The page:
Imagine standing under the night sky on the side of a mountain, surrounded by a thousand Ku Klux Klan members, all wearing their ghastly hoods and sheets. A huge burning cross casting monstrous shadows over the proceedings. You are also wearing a Klan sheet, but you are not one of them. You are there as a spy, to report their illegal activities to the police and expose their tactics of hate and intimidation. They have made it clear that they will kill anyone who betrays them. If they find out who you are, you’re in trouble.
That is exactly what Stetson Kennedy did in the late 1940’s. He wrote about it in his classic 1954 book, The Klan Unmasked, a gripping account of the experience. Disappointingly, the police and the FBI were reluctant to take direct action against the Klan, even when presented with hard evidence of arson, vandalism, assault, inciting riots, and murder. It turned out that many policemen and government officials were themselves Klan members. In fact, Kennedy says some of the Klan robes weren’t quite long enough to cover the shoes and trouser cuffs of what looked suspiciously like police uniforms.
Kennedy had trouble finding a publisher for his books. Before The Klan Unmasked, he had written a book called The Jim Crow Guide, which covered the shameful segregation rules in America which required, among other things, for blacks to use separate water fountains and eat in different restaurants from whites. That book was finally published in France by Jean-Paul Sartre.
Stetson Kennedy was born in 1916 in Jacksonville, Florida. When he was very young, his family had a black maid named Flo who was almost like a mother to him. Flo was brutally assaulted by white racists for ?talking back? to a white bus driver when he refused to give her the correct change. Kennedy never forgot this. As he later said, ?I joined the Klan in the hope of breaking it up.?
I recently had the opportunity to ask Mr. Kennedy some questions, first by phone and then in person on April 15th, 2004, at a ceremony in which his homestead, Beluthahatchee, was officially named as a Literary Landmark, in part because of Kennedy?s work and in part because Woody Guthrie wrote so many songs there. The crowd mingled, old friends greeted one another, young people got involved, refreshments were served, all while some excellent acoustic guitar and singing were performed.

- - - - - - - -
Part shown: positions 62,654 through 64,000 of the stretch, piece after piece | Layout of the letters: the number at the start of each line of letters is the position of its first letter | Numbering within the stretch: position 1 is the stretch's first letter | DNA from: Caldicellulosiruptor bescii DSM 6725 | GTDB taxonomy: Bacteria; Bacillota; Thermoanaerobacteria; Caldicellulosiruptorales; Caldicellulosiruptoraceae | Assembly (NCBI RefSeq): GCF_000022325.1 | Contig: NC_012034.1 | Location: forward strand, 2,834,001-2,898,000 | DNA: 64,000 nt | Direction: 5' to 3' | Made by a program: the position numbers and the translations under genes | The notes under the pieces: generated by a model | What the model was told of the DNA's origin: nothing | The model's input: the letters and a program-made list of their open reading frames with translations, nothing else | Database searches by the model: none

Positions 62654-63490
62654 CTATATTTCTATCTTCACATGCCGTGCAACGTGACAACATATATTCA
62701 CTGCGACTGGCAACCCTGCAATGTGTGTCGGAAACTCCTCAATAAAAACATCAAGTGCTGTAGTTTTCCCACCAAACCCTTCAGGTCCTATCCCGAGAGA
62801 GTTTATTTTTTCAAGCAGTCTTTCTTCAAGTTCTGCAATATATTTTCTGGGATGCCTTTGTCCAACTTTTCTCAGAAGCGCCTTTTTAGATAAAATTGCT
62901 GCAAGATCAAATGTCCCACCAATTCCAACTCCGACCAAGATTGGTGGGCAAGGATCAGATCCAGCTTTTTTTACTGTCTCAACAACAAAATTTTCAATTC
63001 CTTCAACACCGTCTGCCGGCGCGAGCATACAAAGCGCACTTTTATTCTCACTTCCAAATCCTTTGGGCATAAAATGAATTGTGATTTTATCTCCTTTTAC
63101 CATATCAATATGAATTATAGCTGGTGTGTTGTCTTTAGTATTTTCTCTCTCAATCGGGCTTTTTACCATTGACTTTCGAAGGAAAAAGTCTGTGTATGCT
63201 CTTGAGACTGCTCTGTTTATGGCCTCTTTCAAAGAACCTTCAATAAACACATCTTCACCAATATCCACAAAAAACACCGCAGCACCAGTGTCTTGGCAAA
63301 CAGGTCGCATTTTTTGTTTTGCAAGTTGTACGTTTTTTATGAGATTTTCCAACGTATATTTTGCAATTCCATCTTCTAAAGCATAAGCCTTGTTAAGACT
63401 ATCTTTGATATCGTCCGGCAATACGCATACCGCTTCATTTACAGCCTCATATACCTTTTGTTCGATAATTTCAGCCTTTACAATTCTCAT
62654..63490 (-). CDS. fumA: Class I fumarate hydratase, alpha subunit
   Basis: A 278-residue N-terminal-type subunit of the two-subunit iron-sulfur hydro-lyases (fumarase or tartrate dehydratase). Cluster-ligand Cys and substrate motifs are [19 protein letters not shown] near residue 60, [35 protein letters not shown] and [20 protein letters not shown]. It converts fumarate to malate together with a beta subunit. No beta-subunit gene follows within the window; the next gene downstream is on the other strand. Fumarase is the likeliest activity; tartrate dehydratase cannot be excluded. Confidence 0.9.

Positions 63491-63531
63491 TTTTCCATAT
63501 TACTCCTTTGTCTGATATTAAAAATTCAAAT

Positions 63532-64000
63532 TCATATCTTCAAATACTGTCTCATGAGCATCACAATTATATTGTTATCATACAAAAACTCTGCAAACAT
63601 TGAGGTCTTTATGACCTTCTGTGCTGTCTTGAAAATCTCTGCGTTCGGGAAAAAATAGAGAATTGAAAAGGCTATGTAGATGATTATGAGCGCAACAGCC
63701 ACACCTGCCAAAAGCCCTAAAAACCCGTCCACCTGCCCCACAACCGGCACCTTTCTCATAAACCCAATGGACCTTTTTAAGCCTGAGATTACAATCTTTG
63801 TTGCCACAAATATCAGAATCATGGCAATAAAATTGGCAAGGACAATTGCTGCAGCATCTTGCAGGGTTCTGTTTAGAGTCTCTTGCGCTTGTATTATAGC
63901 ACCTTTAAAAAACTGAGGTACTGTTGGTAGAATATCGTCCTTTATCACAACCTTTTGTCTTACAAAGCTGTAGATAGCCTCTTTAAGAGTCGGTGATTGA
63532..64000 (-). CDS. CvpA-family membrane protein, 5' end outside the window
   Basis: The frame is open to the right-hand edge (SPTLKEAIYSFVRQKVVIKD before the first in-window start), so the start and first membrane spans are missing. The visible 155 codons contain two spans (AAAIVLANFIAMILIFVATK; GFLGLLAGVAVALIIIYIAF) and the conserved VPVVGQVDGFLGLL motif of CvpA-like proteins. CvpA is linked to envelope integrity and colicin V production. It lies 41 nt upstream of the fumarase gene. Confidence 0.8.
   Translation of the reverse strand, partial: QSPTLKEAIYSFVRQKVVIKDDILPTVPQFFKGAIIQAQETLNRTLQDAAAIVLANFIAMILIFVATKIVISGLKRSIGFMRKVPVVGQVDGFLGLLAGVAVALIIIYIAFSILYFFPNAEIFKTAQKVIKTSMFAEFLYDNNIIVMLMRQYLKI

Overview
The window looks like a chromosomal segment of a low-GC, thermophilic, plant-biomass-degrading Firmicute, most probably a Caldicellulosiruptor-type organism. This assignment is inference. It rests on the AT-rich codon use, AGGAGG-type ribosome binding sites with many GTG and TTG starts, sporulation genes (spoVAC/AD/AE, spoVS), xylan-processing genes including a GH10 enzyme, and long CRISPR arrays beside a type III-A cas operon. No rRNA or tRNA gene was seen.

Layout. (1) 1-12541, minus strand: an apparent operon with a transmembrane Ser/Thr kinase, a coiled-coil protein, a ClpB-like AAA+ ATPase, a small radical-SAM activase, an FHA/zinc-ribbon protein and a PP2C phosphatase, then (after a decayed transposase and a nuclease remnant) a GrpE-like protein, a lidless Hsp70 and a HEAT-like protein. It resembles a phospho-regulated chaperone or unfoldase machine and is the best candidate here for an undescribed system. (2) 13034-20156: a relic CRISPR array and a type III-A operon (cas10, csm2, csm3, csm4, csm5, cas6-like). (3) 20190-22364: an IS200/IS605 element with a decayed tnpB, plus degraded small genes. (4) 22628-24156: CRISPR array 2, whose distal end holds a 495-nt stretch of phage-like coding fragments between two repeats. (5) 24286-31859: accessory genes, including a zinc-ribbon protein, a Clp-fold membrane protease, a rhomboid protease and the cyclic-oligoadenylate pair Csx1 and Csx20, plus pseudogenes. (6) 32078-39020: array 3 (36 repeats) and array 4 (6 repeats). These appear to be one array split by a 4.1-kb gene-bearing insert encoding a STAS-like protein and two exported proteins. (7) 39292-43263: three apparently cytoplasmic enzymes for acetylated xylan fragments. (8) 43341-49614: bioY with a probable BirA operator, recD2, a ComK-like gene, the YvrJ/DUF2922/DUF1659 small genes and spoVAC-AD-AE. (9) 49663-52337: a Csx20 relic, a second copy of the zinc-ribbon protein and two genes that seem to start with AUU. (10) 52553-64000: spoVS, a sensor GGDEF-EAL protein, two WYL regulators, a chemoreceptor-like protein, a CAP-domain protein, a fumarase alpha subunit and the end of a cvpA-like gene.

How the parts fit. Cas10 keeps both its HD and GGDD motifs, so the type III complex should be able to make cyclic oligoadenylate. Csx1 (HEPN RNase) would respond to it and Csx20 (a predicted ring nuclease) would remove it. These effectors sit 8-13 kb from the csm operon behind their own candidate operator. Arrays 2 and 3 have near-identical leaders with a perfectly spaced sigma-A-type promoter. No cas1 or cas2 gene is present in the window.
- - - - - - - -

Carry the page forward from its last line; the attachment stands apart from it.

Bill Ectric: How did you become friends with Woody Guthrie?
Stetson Kennedy: I wrote a book called Palmetto Country in 1942, and Alan Lomax, the music historian, read it and liked it, so he passed it on to Woody. Woody sent me some fan mail. He wrote this one long letter on the back of the dust jacket of the book.” [laughs] All written out on the back of the dust cover! The original letter has turned up in someone’s possession in North Carolina.
BE: I thought the letter was here among your other archives.
SK: The [people who own the letter] were nice enough to send a full-sized color copy of it for display here, but we’re still in negotiations for the original.
BE: How did it come about that Jean Paul Sartre published your book, The Jim Crow Guide?
SK: Well, I happened to be in Paris, and nobody in the United States wanted to publish it. You know, it was fifty years from the time I wrote it before it was published in the U.S. But while I was in France I met Sartre and he liked it.
BE: But what were you doing in France at that time?
SK: I had heard that there was a convention in Geneva, Switzerland in 1952 regarding forced labor. I contacted them because I knew that forced labor was happening right in this area. But when I called them, they said I was too late. The meeting was already adjourned.
But finally they said if I was willing to pay my own expenses and get there in ten days, they would hear what I have to say. I told them, “Great! I’ll bring people who can testify” and they said, “No, no, don’t bring a bunch of people!” So I went around and tape recorded accounts of people all around these parts and I got all these true stories from people out here about forced labor.
BE: When I read in The Klan Unmasked that President Eisenhower refused to ratify the Convention against Genocide, which many other countries voted in favor of, it reminded me of the current Bush administration’s disagreement with the United Nations on Iraq. Why do you think our leaders sometimes take this path?
SK: You’ll have to ask someone besides me for that answer. I don’t know why our government does some of the things they do! What is your interest in all this?
BE: Well, I?m a writer, or at least I want to be one. I want to make my mark as a writer but I want to write about things that are important, like civil rights. So that way, I?m not selling out.?
SK: Well, I don?t recall so much wanting to be a writer. My goal was to lay stuff on people and make them think. Things needed to be told.?
BE: Were there times in the Klan that were really scary?
SK: Pretty much all the time! Whenever I thought I had been found out. Or when I had to sit in a room full of Klansmen at the courthouse, waiting to be called as a witness.
I decided to ask him about music.
BE: Do you ever listen to bands like Rage Against the Machine?
SK: I’ve heard so many things, I can’t remember them all. If they are politically active, the ‘more the merrier’ I say. We need all the help we can get.
Christine Ledkoske of the Bartram Trail Friends of the Library opening the dedication ceremony
Carol Fitzgerald introduces Stetson Kennedy
MaVynee Betsch – “The Beach Lady”
Here I am sitting at Stetson Kennedy’s desk
Kennedy addressing the crowd
Nora Guthrie cuts the ribbon at the door of Kennedy’s cabin
Al Scortino, Paul Garfinkel, and David Milam
Singer/Guitarist Lars Din also performed
An egret nest on top of a tree rising from the lake
Al, Paul,and David